I am hoping that someone can help me with this one.
I have a web-app that contains web services that a client application I created will make calls to. I want to create a link on one of the jsps that will allow particular users the ability to click the link and it will download and install the client application on the users local machine. The software contains a couple of properties file and a handful of libs (one of those containing the main function).
I was thinking that this can be accomplished using JNLP. I want to place a shortcut for the application in the StartUp in the Menu.
Sure, that seems perfectly reasonable to me. What kind of help did you have in mind?
(If you haven't read the JNLP tutorial, that would be a good place to start before asking for help. Google keywords: jnlp tutorial)
Joined: Nov 28, 2005
I have done a few hours reading different tutorials. I was just not sure how to download the jars, property and log files into a particular directory and then place a shortcut in the Start Up. I want as little user interaction as possible. I was hoping to house the complete client application on the local machine. The properties file and the log file need to be accessed by the user on their local machine.
I was under the impression that everything had to be located in the jar where the actual code is located. I want a single click to download and install the application on the client machine. How do I specify where the application is installed and how to install it? Do I have to use the JNLP API or is it just about creating a .jnlp file in my web-app and supplying a link to it via one of my jsps?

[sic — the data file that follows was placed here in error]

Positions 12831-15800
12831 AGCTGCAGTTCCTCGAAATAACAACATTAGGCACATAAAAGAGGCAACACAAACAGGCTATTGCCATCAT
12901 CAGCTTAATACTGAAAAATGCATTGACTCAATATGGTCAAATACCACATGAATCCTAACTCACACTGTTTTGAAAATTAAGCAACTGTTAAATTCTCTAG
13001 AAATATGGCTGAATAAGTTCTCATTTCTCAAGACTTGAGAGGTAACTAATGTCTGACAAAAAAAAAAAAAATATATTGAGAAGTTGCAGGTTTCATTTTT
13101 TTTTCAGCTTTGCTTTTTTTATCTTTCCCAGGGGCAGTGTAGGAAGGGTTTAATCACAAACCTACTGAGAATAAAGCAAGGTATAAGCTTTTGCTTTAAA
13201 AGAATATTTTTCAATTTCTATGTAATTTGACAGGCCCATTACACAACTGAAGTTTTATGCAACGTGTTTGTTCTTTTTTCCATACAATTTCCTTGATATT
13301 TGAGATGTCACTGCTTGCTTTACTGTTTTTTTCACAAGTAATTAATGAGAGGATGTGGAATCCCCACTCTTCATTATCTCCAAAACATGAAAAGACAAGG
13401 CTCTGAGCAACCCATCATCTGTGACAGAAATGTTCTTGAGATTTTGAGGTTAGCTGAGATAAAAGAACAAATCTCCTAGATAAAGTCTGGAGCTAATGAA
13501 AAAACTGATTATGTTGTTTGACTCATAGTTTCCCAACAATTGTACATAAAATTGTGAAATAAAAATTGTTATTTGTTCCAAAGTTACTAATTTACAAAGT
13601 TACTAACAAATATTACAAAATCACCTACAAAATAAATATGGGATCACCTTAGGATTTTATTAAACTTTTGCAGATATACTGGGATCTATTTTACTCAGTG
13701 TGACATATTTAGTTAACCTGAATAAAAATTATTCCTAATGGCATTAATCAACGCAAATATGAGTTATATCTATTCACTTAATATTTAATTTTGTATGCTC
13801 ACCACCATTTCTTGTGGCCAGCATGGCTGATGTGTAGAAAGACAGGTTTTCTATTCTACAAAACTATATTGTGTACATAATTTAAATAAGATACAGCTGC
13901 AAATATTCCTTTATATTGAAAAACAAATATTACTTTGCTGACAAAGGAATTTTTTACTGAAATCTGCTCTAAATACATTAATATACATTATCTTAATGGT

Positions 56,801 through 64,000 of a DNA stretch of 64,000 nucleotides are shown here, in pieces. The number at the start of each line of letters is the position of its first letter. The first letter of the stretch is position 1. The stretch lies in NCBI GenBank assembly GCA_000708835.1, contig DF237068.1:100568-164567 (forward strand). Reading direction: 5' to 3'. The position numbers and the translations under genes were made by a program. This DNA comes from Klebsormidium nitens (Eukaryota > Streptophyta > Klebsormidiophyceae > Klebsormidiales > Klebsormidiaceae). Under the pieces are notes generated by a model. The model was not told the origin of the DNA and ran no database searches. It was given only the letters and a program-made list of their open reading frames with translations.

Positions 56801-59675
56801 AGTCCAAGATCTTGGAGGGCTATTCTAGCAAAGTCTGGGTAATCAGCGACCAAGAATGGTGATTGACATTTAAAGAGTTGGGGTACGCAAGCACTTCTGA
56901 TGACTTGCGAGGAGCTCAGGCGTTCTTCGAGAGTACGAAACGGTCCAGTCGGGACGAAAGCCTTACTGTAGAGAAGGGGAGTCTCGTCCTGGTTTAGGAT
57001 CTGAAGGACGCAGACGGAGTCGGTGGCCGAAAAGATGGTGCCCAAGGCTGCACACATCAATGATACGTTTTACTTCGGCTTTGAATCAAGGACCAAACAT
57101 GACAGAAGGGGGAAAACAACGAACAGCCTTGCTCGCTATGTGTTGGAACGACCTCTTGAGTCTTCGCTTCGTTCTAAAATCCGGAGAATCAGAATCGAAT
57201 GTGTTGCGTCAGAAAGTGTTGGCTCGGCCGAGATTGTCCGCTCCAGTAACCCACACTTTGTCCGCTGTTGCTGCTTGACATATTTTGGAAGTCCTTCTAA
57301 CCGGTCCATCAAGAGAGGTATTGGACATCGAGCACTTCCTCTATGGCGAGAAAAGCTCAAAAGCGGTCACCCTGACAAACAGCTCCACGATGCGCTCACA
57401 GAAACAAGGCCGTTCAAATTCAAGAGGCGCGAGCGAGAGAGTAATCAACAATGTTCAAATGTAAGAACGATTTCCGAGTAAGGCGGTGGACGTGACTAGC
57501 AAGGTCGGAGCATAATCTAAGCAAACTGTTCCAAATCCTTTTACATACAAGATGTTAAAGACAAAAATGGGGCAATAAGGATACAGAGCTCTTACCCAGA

The installed structure currently is:
installation folder     lib folder        main client jar
dependency jars (ie. log4j, axis2 etc)
application.bat <- batch file that calls javaw with the main class, etc
If you could point me in the direction of a tutorial that does something like this I would appreciate it.
As far as I know you have to set up a JNLP file and a link to a URL which is capable of downloading it to the client. This file will contain references to the jars which constitute your application and of course they should be put in a place on the server where they will be downloaded. You do get to specify the URL to each jar in your JNLP file. The simplest thing is to just put them in the same directory as your HTML files, but if you want to put them in a subdirectory called "lib", then "lib" would be part of their URLs.
I don't believe there is a restriction to only one jar in the application's classpath, at least I haven't ever seen that said in any tutorial. Correct me if you have a link to a tutorial which says that.
Joined: Nov 28, 2005
I will be working on this over the next couple of days. When I come up with a solution, I will let you know.